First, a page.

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The Samsung ML-2010 is a small, attractive, and affordable monochrome laser printer suitable for a home office, a modest business, or a well-equipped dorm room. Like any low-cost laser printer, the ML-2010 has its limitations, such as a small 150-sheet-capacity main paper tray and only 8MB of memory, neither of which you can expand. That should be no problem if you do only occasional black-and-white document printing at your home or small shop. In fact, the ML-2010's clean, compact design and decent output make it desirable for anyone with limited office space, especially students. We prefer this Samsung to the entry-level Dell 1100. But larger or growing businesses will be better off with a hardy network printer or even a color laser printer.
The Samsung ML-2010 follows in the footsteps of its well-liked predecessor, the Samsung ML-1740. Prices have dropped on laser printers that aim to serve space-squeezed small offices, most notably the sub-$100 Dell 1100. But thanks to better paper handling and more RAM, we prefer the $150 Samsung ML-2010.
The Samsung ML-2010 has a bright white plastic front and soft gray sides and back. The footprint takes up a small 9 by 14 by 18 inches (HWD) with paper installed and the front cover open. The ML-2010 is so petite that the input paper tray, like the one on the Dell 1100, protrudes from the front cover. However, where Dell leaves the paper uncovered and the interior of the 1100 unprotected, Samsung provides a heavy-duty clear plastic cover to shield the paper from spills and help keep dust out of the printer's interior.
The ML-2010 holds 150 sheets of paper in its input tray, and the output bin on top holds 50 sheets, which is adequate. The control panel consists of a dime-size chrome button and two tiny LEDs. The button allows you to switch between automatic feed for plain paper and manual mode for hand-feeding envelopes into the one-page auxiliary slot. You can also choose toner-save mode for draft copies. The LEDs tell you when the printer is ready to print, when it's busy processing a job, or if printing is stalled because of a jam or an empty paper tray.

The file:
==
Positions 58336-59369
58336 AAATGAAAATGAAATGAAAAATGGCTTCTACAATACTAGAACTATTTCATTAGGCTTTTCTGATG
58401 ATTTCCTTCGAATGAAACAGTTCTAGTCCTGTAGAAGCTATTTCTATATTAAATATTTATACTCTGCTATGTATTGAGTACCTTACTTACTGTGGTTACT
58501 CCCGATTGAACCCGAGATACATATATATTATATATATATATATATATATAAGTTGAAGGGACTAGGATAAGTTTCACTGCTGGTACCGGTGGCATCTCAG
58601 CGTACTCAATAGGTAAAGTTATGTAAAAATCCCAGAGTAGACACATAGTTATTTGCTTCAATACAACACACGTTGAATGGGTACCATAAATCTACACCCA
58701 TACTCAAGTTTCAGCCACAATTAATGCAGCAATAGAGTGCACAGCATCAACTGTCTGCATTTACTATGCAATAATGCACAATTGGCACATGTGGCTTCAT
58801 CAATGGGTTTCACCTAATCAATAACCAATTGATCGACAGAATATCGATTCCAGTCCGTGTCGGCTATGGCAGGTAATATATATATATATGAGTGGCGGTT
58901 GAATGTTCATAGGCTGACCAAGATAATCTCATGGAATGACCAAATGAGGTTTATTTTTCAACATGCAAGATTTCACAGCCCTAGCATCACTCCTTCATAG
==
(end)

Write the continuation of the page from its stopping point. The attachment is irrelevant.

The ML-2010's combination toner cartridge and print drum sits deep inside the printer behind the front cover. It has a long handle, so it's easy to manage. The ML-2010 is simple to set up and install. All you need is a USB cable; the setup poster comes with the printer, and the drivers are self-loading.
Like the Dell 1100, the ML-2010 ships with a skimpy "starter" toner cartridge that you need to replace after 1,000 pages; the replacement costs $80, and Samsung says it will print about 3,000 pages. With the replacement cartridge, you'll pay around 2.7 cents per page--better than the Dell 1100's per-page cost of 3.3 cents but still not as low as you get with a bigger, pricier laser printer such as the 1.5-cents-per-page Dell 1700n.
The Samsung ML-2010's processor speed is 150MHz--a big upgrade from the ML-1740's wee 66MHz processor. The 8MB of RAM has not been upgraded since the ML-1740, nor can you expand it; however, it's still superior to the Dell 1100's meager 2MB.
The ML-2010 is fast for a printer in its price range and quicker than both the pricier HP LaserJet 1022 and the less expensive Dell 1100. In CNET Labs' speed tests, the ML-2010 printed text at 16.46 pages per minute (ppm) and graphics at 15.66ppm, easily beating the Dell 1100's speed of 12.48ppm for text and 10.68ppm for graphics.
|Black graphics speed||Black text speed|
The Samsung ML-2010's text, printed at the 600dpi default setting, had crisp, sharp edges and was legible even at 2-point size. However, unlike the dark, bold-looking output of the HP LaserJet 1022, the letters printed by the Samsung ML-2010 came out a tad lighter than black.
Unfortunately, graphics prints were mediocre, with horizontal banding apparent in the gradients and in photographs. When we reset the print driver from default to best quality, some of the banding disappeared and the gradients lost some of their paleness, but overall, the improvements were moot.
|Black graphics||Black text|
The Samsung ML-2010 comes with a one-year parts-and-labor warranty. Samsung provides toll-free telephone tech support weekdays from 8 a.m. to 8 p.m ET for the life of the printer. This seems like a wealth of support compared to what you get with the Dell 1100, which makes you pay for a warranty after a pitiful 90 days. Manuals, answers to FAQs, and drivers for the Samsung ML-2010 are also available on Samsung's Web site.